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Postgraduate Study

Course closed:

Master of Conservation of Easel Painting is no longer accepting new applications.


This intensively taught course runs over three years (9 terms).

Year 1

Intensive formal theoretical teaching. Core subjects are:

• Historical painting techniques and materials
• Conservation history and theory
• Materials/heritage science: analytical and imaging methods
• Environmental considerations and preventive conservation

Practical instruction:

• The supervised (partial) reconstruction of three historical paintings
• Practical photography and conservation imaging techniques
• Studio teaching at the easel using actual works of art in need of conservation.

Year 2

Intensive studio teaching. Treatments are of increasing complexity and are selected to ensure maximum exposure to a wide range of conservation problems and their solutions.

Seminars and practical sessions on additional subjects such as dendrochronology, frames and framing, modern cleaning methods and retouching techniques. Seminars and workshops given by external lecturers/specialists and engagement with the HKI interns, will ensure that students are aware of new developments and reginal variants in conservation. 

Year 3

Intensive studio teaching as in year 2. The students are now enjoying greater autonomy with lower-level problems and the incremental introduction of higher-level supervised problems. Students select a painting on which they undertake conservation treatment and make an in depth reconstruction using the practical skills and research techniques learned previously, followed by a written research report. 

One to one supervision

Year 1:

10 hours per week on studio and on reconstructions
2 hours per week with course tutor

Years 2 & 3:

8 hours per week in studio
2 hours per week with course tutor

Seminars & classes

There are between 20-40 hours of seminars, lectures and workshops average per term throughout the course.


Year 1:

4 hours per week

Years 2 & 3:

2 hours per week 


8 hours per week of practical  work in year 1, increasing in year 2-3 to 10-12 hours a  week

Small group teaching

2 hours per week in seminar or workshop format.


During Year 2, students spend a 5-6 weeks at the Hamilton Kerr Institute’s Ebury Street studio in London which specialises in structural aspects of painting conservation. Students are provided with a suitable painting in need of major structural conservation work. They study the relevant theory and practice under the supervision and guidance of the Ebury Street conservators. 


Students are given regular feedback throughout the course. In addition to summative assessments, each student is assigned a supervisor for each painting treatment and research project. Supervisors and Tutors complete assessments of all students’ performance at the end of each term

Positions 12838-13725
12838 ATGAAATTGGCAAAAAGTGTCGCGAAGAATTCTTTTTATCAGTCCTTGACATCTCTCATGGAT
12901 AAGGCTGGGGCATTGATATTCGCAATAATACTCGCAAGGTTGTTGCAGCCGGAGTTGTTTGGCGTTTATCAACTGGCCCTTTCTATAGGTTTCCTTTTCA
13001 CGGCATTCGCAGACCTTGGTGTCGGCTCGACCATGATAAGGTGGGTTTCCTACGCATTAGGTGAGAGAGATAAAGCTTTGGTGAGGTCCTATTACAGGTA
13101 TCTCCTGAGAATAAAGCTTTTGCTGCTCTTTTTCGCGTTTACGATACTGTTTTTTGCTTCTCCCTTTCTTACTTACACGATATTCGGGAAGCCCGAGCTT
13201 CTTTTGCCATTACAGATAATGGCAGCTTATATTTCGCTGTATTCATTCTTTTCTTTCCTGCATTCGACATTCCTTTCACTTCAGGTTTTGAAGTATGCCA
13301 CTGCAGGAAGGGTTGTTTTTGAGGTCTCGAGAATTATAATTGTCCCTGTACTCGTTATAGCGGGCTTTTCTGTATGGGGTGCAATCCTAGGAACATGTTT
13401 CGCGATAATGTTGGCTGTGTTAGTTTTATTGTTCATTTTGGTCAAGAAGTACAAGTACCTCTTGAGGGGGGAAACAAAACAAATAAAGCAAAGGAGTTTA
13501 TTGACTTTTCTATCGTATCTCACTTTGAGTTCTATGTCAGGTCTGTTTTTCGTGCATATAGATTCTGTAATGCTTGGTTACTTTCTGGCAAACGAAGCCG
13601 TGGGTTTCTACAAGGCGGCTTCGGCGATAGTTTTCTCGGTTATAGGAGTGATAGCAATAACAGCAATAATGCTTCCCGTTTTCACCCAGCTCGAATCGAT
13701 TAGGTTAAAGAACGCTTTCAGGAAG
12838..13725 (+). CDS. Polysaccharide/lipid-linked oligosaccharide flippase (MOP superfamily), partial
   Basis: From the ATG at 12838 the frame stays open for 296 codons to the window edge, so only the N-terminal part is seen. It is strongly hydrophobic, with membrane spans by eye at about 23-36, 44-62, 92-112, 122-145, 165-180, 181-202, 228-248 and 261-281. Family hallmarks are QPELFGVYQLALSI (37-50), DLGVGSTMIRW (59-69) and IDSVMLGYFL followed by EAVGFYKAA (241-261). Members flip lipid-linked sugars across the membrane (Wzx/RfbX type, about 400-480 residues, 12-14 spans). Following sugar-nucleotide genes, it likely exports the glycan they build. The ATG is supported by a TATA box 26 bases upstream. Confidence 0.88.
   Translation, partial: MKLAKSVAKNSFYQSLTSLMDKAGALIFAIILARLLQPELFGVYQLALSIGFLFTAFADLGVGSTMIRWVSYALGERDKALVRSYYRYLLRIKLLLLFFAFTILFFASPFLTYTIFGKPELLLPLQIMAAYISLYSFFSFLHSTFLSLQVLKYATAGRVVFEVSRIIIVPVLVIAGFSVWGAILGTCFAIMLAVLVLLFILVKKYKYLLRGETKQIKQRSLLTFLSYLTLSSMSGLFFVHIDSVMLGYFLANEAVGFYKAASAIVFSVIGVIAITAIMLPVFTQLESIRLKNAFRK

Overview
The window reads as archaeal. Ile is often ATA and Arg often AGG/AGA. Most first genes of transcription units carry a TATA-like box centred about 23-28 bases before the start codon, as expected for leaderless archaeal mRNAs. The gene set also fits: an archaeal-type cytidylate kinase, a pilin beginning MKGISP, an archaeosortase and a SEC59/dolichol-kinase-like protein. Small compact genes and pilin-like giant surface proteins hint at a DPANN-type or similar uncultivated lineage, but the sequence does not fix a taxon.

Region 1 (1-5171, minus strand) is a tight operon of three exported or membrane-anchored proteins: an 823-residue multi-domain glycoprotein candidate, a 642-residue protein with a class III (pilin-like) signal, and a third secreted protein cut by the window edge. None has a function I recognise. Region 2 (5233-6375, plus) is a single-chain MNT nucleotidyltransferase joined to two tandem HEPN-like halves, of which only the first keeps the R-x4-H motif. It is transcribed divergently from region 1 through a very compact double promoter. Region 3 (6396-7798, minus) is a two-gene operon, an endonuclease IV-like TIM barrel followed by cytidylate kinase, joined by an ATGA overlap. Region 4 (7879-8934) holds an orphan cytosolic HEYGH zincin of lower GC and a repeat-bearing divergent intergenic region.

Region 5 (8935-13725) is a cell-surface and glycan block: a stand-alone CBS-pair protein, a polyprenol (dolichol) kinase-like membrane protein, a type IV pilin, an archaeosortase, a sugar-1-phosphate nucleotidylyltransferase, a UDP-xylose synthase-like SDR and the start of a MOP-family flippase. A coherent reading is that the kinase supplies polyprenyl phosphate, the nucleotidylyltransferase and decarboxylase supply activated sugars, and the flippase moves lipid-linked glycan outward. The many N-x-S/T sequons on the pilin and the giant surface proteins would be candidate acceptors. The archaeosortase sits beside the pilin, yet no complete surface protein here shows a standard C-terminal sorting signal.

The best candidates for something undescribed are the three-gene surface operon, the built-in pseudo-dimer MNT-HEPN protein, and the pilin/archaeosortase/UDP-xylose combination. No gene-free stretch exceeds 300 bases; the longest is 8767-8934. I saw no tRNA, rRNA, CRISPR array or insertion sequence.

Thesis / Dissertation

Year 3:

A dissertation conservation project (10,000 words) to include a practical component.




Year 2:

2 reports and 4 essays (3,000-words each), two submitted per term. A selected two of the written assignments are combined with oral presentations.

Year 3:

  • a copy of a painting and the reproduction of the artist’s technique and/or materials, accompanied by documentation (5000 words);
  • a portfolio of studio work.

Written examination

Year 1:

3 x 3 hour written exams: Practical Conservation, Science and History of Materials, Theory of Conservation 

Practical assessment

Year 1:

3 x practical examinations: Laboratory/Chemistry, Photography, Examination of a Painting


Studio work is assessed continuously throughout the year. Each student is assigned a supervisor for each painting treatment and research project. Supervisors and Tutors complete assessments of all students’ performance at the end of each term.

At the end of Year 2 the students perform a viva voce exam on one or more of their conservation projects. This will be assessed by internal examiners.

At the end of Year 3 the students perform a viva voce examination on the studio work and written work submitted in the third year.  Submission of final year written work for both research project and the reconstruction is one month before the viva.

Key Information

36 months full-time

Study Mode : Taught

Master of Conservation of Easel Painting

Department of History of Art

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Course on Department Website

Dates and deadlines:

Applications open
Sept. 4, 2023
Application deadline
Jan. 4, 2024
Course Starts
Oct. 1, 2024

Some courses can close early. See the Deadlines page for guidance on when to apply.

Course Funding Deadline
Jan. 4, 2024
Gates Cambridge US round only
Oct. 11, 2023

These deadlines apply to applications for courses starting in Michaelmas 2024, Lent 2025 and Easter 2025.

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